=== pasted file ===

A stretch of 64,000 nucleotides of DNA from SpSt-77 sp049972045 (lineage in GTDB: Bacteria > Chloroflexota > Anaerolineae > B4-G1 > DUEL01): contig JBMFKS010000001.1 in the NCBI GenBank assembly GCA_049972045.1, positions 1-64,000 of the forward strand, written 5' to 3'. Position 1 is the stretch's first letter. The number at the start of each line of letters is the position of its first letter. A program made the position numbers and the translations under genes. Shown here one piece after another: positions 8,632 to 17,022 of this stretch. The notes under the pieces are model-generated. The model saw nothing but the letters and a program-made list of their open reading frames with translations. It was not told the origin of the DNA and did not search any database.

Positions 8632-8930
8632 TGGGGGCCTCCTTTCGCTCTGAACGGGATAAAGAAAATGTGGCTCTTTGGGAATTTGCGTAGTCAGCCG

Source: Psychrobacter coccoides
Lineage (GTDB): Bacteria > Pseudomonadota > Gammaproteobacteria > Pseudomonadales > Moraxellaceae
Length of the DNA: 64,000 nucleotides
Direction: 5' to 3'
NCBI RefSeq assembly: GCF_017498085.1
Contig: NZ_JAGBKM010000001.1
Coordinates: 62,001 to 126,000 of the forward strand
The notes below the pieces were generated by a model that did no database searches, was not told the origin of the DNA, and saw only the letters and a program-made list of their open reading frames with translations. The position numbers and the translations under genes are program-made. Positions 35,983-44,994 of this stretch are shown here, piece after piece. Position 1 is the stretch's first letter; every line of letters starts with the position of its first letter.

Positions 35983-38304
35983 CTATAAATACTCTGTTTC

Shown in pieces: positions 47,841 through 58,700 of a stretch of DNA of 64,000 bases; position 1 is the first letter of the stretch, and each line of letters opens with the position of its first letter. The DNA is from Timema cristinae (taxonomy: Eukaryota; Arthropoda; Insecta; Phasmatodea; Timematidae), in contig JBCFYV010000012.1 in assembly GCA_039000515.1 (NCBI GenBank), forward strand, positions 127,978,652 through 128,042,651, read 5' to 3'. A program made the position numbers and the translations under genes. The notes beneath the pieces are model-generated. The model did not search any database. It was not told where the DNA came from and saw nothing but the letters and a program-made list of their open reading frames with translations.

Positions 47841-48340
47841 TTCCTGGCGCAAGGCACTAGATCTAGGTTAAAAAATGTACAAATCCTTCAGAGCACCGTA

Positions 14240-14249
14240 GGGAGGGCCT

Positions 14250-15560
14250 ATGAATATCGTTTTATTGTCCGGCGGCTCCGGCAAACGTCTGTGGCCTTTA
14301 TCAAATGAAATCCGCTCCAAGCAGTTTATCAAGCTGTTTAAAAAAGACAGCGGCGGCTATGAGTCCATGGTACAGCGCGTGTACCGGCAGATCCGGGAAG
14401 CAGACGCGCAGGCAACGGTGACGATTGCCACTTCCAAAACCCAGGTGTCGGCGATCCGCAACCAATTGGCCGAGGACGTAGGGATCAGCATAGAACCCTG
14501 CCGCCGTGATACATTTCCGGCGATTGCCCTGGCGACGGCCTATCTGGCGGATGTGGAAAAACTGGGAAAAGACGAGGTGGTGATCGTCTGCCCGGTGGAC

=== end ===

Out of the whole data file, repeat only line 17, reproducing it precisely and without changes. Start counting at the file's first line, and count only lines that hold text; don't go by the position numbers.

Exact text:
Positions 14240-14249